Where technology brought us 

John Deere Store
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Moline Welding Inc
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Barnett's House of Fireplaces
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DeGreve Oil Change
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DeGreve Oil Change
3400 State St
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Man improves on nature through hybrids

By Lydia Sage, Dispatch/Argus Staff writer

Lydia Sage / staff
Dan Drummet of Drummet's Hardware Hank, Prophetstown, displays some of the 1999 growing season garden seeds the store carries, including both the popular hybrid varieties most people raise, as well as `heirloom' varieties of old-fashioned produce used before hybridization became commonplace.

Before you sit down to lunch at that beautiful new walnut dining room table adorned with a bouquet of fresh flowers, take a moment to thank hybridization.

``Hybrid seeds touch nearly every part of our lives nowadays,'' said David Harrison, resource conservationist with the Whiteside County Soil and Water Conservation District.

Hybridization has been around for centuries -- both through natural methods and man's desire to improve on nature -- but did not become a refined science until the 20th century, Mr. Harrison said.

``It basically took off back in the early 1900s, with farmers taking ears of corn from the biggest plants and using the corn from those ears for the next year's crop,'' he said.

As technology evolved hybridization became the catalyst that allowed producers of literally every commodity to not only increase yields, but develop bigger, better, more insect- and disease-resistant varieties of everything from field corn to walnut trees bred for timber, Mr. Harrison said.

One research project reduced the time needed for one variety of walnut tree to mature from 40 to 25 years, he said.

Hybridization has helped make it possible for fewer growers to raise more fruits, grains and plants, Mr. Harrison said.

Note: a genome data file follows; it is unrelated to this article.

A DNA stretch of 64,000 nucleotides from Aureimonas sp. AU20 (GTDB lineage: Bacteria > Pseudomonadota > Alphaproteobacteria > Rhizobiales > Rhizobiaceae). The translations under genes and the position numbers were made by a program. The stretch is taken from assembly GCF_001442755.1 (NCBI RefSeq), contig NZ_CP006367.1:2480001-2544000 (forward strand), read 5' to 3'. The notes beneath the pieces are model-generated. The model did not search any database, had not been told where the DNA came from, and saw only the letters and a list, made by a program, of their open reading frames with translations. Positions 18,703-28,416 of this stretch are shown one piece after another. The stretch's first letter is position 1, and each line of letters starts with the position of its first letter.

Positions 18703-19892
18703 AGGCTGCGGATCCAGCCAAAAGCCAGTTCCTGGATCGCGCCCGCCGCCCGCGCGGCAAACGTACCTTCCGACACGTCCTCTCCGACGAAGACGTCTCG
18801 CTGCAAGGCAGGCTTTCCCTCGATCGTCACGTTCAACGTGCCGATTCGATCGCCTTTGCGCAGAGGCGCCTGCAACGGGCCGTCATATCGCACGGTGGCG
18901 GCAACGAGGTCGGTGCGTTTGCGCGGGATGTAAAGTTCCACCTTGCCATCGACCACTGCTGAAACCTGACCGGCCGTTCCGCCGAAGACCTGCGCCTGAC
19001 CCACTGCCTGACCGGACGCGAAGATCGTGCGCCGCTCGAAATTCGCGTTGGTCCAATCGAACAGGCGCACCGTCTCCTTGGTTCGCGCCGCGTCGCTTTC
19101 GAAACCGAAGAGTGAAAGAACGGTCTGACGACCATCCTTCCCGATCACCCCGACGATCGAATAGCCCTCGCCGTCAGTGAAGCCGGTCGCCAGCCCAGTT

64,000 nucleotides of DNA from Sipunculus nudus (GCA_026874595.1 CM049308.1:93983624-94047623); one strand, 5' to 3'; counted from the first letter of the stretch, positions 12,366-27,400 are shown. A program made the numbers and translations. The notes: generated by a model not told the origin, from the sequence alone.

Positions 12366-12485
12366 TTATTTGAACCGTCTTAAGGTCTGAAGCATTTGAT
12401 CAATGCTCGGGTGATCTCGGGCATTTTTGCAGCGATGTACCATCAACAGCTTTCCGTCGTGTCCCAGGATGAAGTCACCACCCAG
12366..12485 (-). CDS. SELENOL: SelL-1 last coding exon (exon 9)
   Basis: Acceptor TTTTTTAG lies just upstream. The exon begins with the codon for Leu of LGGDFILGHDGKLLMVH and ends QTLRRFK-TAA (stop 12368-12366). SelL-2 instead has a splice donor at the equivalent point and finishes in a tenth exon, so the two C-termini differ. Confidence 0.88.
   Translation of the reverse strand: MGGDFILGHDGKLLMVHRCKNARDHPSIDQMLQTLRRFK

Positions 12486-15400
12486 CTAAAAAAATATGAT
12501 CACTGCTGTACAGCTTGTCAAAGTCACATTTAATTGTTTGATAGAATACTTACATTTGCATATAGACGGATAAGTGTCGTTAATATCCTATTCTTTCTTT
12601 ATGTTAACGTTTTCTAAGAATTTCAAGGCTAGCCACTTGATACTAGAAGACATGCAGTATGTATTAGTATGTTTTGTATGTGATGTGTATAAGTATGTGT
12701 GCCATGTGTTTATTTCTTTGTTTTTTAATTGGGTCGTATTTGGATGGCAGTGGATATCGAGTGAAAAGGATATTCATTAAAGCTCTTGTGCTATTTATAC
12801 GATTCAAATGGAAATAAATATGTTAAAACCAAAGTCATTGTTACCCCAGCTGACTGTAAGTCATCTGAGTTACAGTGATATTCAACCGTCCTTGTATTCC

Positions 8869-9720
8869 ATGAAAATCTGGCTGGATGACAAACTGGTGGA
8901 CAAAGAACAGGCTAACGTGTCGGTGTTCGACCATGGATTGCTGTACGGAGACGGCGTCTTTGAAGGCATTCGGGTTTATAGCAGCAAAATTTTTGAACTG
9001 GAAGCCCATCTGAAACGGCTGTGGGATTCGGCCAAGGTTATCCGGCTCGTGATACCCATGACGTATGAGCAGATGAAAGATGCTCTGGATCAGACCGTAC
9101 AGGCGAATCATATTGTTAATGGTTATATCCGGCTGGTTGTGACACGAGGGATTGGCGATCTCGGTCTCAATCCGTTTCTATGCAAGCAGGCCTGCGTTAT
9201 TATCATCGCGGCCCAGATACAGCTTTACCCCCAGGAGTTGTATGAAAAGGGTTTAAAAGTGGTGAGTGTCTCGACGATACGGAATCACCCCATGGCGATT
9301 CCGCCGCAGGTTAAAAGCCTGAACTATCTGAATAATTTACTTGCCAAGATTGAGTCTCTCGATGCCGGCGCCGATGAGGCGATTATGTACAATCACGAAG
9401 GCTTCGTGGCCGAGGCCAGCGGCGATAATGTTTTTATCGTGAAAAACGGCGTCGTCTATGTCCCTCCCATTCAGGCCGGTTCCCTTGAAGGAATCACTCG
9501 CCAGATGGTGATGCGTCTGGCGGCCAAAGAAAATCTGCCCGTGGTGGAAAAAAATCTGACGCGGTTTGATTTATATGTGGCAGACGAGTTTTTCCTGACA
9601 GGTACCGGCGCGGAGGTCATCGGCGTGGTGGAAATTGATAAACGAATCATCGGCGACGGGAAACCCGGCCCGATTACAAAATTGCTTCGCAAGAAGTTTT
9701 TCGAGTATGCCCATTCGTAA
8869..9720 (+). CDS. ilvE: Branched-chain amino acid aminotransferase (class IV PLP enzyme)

``That's really what it is all about,'' he said. ``The most significant thing we've seen is an amazing increase in yields.''

Farmers have watched their field corn yields jump from between 60 and 80 bushels per acre to a record 300 or so, as hybrid seed corn has been refined and produced commercially, according to veteran Morrison High School agriculture teacher Glenn Peterson.

Mr. Peterson also has a hands-on and vested interest in farming, farming ground in rural Morrison with his brother.

Hybridization involves combining the desired traits of one plant variety with another of the same species to produce the best traits of both, Mr. Peterson said.

``Like tomatoes,'' he explained. ``You might have one with an easy-to-slice skin, and another that is meaty and juicy. You would cross-breed them to get the best traits of both.''

Most all the garden seeds consumers buy are hybrids, he added.

The race to perfect more and better hybrid seeds doesn't stop at the dinner table, Mr. Peterson said.

``Some of the toughest competition there is is in raising hybrid flowers,'' he said. ``It's something that a lot of people don't even think about when they think about hybrid seeds. It's everything. It goes far beyond the farm field.''

Copyright 1999, Moline Dispatch Publishing Co.